San Diego Hispanic Case Settled for Record $85,000

Federal Judge Napoleon A. Jones, signed a consent decree in February that is believed to be the largest fair housing settlement in San Diego county history.

The $85,000 settlement, resolved a suit filed in July of 1993, alleging that the owners and operators of the Essex Manor apartments violated the Fair Housing Act. The suit alleged that the 150 unit complex systematically discriminated against Hispanics.

The landlord agreed to pay the money to settle a lawsuit which contended that management violated the rights of Hispanic persons under the Federal Fair Housing Act and related state fair housing laws. Specifically, the suit alleged that 2 different sets of rules were written and enforced, one in Spanish and one in English. The set of house rules written in Spanish included the statement, "Don't play like animals. This is not Mexico. Please respect." There was no wording or words to that effect that appeared in the set of house rules written in English.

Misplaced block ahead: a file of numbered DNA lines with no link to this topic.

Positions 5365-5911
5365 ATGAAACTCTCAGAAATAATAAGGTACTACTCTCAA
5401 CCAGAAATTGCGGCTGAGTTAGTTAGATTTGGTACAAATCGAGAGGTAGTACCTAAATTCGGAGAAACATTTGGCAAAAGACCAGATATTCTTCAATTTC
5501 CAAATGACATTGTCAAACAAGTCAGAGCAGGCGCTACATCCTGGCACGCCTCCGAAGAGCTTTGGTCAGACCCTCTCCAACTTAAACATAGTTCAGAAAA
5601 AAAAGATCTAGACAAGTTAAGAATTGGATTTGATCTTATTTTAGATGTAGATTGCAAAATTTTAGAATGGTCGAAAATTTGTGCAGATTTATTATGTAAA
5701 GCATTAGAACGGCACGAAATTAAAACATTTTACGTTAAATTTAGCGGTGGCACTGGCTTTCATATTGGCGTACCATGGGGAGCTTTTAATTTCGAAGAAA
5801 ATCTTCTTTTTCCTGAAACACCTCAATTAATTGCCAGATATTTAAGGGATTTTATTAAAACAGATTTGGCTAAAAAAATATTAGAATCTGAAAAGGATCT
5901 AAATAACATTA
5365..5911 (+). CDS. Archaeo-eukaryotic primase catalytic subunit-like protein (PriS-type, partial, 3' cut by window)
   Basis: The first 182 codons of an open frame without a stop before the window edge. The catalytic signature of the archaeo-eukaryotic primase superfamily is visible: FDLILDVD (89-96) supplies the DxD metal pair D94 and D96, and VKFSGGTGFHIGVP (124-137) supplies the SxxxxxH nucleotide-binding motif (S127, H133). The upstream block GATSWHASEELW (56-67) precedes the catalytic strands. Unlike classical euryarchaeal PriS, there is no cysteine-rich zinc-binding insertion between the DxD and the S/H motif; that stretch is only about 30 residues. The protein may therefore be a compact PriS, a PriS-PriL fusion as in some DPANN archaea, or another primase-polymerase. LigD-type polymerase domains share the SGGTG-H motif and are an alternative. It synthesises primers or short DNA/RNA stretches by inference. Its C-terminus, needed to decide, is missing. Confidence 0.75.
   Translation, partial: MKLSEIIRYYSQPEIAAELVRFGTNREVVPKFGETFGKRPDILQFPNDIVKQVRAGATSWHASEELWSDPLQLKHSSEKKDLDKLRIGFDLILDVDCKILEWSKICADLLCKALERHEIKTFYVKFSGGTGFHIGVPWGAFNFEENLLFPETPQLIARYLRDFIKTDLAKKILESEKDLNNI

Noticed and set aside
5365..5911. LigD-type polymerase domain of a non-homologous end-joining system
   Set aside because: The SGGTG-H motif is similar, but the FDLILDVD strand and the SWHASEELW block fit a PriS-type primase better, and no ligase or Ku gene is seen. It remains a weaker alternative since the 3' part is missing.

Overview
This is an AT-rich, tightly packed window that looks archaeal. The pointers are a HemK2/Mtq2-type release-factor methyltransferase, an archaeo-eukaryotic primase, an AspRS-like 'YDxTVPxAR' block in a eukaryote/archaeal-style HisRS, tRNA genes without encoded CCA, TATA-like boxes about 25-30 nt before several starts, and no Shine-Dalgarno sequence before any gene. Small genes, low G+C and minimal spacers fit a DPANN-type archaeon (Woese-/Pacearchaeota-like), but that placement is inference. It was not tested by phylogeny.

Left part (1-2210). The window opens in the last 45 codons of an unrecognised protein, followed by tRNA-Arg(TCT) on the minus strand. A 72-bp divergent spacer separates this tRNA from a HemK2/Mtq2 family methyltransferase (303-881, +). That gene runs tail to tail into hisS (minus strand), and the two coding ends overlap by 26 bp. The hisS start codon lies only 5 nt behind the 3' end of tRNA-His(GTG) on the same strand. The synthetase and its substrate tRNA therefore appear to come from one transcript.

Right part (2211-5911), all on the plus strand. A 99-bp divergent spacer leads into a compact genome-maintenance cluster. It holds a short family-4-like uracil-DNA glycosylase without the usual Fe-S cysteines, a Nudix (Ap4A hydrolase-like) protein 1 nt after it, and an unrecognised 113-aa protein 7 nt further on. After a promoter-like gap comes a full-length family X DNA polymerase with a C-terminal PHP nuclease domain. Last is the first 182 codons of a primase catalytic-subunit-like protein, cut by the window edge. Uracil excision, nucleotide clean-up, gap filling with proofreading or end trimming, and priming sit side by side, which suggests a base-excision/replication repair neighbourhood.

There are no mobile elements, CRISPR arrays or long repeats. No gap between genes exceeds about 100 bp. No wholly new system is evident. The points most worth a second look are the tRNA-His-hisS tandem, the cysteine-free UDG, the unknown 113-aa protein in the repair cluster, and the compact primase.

The suit also alleged that management told homeseekers because of their national origin, that dwellings were not available for rental when there were available units. The landlord denied any wrong doing as part of the settlement. Following various incidents of harassment and the issuance of the separate rul es, tenants were referred to the Fair Housing Council of San Diego in April of 1993. Following an investigation by the Council, Attorney Christopher Brancart, was contacted by the Fair Housing Council to handle the case. He represented the two families in the case - Gabriel and Tammy H ilario and Victoria Vasquez and her two children.